It is common to find clients who ask, “Which of my assets will go through the probate process?” This question typically arises from the fact that people hear that when they die, your estate would have to pass through a legal process known as probate. And the beneficiaries cannot inherit until probate is concluded. So you ask, are all my assets subject to this probate?
The answer is NO, not all assets fall under probate. However, it depends on how the assets are held (or owned). A house may pass through probate. A house may also not pass. It all depends on the deed (legal ownership). You may already have some assets that are generally non-probatable, such as your life insurance policy.
Notably, probate will only be conducted if you have assets that are subject to probate. These assets are called “probate assets.”
A probate asset is any property you own in your name alone, having no beneficiary designation in the document of ownership.
If your car, art work, or company bears only your name, then you have to write down in your will who these assets will go to. And the will must be taken to court for probate.
In the absence of a will, your wishes are not known and there is room for your family to squabble over your property. To avoid this, the court has to conduct probate all the same, invoking your State’s law of intestacy to determine who legally has a right to those assets.
Your share in a property is also liable to be listed under probate so long this share can be removed from the whole without ruining it. A good example is your interest from an investment owned between you and others. Such ownership is termed “tenants in common”.
Typically, only probate assets can go into your will. And most states have a threshold for probate. If your estate (the total value of your probate assets) does not surpass that threshold, then probate will not be conducted. The threshold is $30,000 in New York and $75,000 in Florida.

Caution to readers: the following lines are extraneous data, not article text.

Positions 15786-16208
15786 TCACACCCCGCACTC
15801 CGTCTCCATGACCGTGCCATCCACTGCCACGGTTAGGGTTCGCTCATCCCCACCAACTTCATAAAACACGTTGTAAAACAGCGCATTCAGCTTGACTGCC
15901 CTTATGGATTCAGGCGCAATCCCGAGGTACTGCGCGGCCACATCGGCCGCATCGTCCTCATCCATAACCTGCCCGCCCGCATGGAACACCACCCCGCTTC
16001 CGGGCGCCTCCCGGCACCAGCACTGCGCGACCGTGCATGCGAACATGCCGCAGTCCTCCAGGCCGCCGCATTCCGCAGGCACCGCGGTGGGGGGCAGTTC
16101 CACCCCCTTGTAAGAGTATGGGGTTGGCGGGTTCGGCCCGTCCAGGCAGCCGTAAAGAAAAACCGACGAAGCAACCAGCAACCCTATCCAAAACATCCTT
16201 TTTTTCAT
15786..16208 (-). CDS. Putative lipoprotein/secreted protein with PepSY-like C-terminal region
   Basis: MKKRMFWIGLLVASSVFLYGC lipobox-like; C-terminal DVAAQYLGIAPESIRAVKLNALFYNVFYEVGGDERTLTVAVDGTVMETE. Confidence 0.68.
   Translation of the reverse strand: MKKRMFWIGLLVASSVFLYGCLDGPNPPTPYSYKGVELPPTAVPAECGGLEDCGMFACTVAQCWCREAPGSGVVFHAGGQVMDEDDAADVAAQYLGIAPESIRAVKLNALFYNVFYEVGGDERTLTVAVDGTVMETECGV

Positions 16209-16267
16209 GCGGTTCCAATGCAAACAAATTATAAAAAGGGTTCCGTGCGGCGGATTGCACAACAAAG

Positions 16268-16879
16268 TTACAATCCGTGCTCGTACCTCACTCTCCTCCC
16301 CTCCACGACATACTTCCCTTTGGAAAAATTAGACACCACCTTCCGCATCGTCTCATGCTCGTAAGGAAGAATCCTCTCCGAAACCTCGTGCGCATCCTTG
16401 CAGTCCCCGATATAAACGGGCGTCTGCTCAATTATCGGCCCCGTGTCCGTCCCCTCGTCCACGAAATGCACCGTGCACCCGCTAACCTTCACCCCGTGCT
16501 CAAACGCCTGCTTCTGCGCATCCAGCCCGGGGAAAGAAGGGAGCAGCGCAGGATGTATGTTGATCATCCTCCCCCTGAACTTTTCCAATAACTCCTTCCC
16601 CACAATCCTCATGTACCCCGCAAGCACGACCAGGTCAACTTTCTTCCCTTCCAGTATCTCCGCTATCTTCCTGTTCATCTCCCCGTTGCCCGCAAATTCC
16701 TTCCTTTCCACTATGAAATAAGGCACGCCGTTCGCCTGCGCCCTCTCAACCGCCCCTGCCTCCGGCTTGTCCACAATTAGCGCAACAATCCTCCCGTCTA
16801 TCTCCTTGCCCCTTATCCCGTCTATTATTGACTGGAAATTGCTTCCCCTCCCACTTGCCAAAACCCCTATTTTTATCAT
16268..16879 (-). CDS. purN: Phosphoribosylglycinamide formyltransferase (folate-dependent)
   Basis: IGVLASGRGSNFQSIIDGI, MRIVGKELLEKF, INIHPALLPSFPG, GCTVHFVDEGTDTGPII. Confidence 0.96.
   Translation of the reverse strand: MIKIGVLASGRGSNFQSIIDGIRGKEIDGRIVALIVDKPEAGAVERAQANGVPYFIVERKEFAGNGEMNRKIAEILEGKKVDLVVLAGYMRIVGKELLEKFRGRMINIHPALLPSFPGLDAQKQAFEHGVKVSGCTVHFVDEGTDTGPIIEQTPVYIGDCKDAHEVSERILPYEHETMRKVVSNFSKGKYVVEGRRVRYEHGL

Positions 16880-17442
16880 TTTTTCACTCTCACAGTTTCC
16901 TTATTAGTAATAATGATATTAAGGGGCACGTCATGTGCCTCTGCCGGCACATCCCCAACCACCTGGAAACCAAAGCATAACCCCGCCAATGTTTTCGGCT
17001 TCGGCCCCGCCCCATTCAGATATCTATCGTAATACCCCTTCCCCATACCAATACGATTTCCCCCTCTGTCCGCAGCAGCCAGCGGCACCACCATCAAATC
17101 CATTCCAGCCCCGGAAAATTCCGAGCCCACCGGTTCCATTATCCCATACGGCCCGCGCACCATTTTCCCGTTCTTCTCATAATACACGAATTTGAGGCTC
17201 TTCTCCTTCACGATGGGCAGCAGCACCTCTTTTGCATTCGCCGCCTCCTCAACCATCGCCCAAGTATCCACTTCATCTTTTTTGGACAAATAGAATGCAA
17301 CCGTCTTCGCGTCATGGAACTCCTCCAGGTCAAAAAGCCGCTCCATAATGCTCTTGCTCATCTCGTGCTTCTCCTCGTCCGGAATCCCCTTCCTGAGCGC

Assets which are not included in probate
- Assets that do not fall under probate are referred to as non-probate assets. These include:
- Assets held by joint tenancy with rights of survivorship
- Assets held in trust
- Retirement accounts and life insurance
- Accounts with payable-on-death bank account, and any other asset with beneficiary designation.
- Household goods.
These assets are not liable to be listed under probate because they either bear the name of a trust (rather than your name) or have beneficiary designation, or held jointly with some other person who has full claim to the property when you pass away.
How do non-probate assets pass outside probate?
Non-probate assets behave the way they do by reason of having a beneficiary designation outside the will. Also, some of these assets do not bare only your name as the sole owner.
- Assets held by joint tenancy with rights of survivorship – In such an asset, you are not the only owner. There are joint owners, tenants of the property, of which the surviving owner obtains full right to the property when the other owner dies. It is mostly used by spouses for their real property. It is beneficial because if an asset as expensive as real property goes through probate, the process can potentially get more expensive.
- Trust assets – All trust assets pass outside probate. By funding an asset into a trust, you are making the trust the owner of the asset i.e. retitling the asset. Since these assets are no longer in your name, they would not fall under a probate conducted for you. These assets will pass directly and immediately to the beneficiaries you named in the trust itself.
- In your life insurance, retirement accounts, and TOD bank accounts, you already designated a beneficiary when creating them. So these assets will pass down to the designated beneficiary immediately you pass away, whether you write a will or not.
Get help from an estate planning attorney near you
Since probate is costly and time-consuming, you may desire to free your loved ones of such problems by avoiding probate. You can do this through comprehensive estate planning. Executing a trust and holding property jointly is a great way to accomplish that. However, creating trusts and funding assets into them are more complex than writing a will. an experienced estate planning lawyer is in the right position to help you.
Get help from an estate planning lawyer near you today.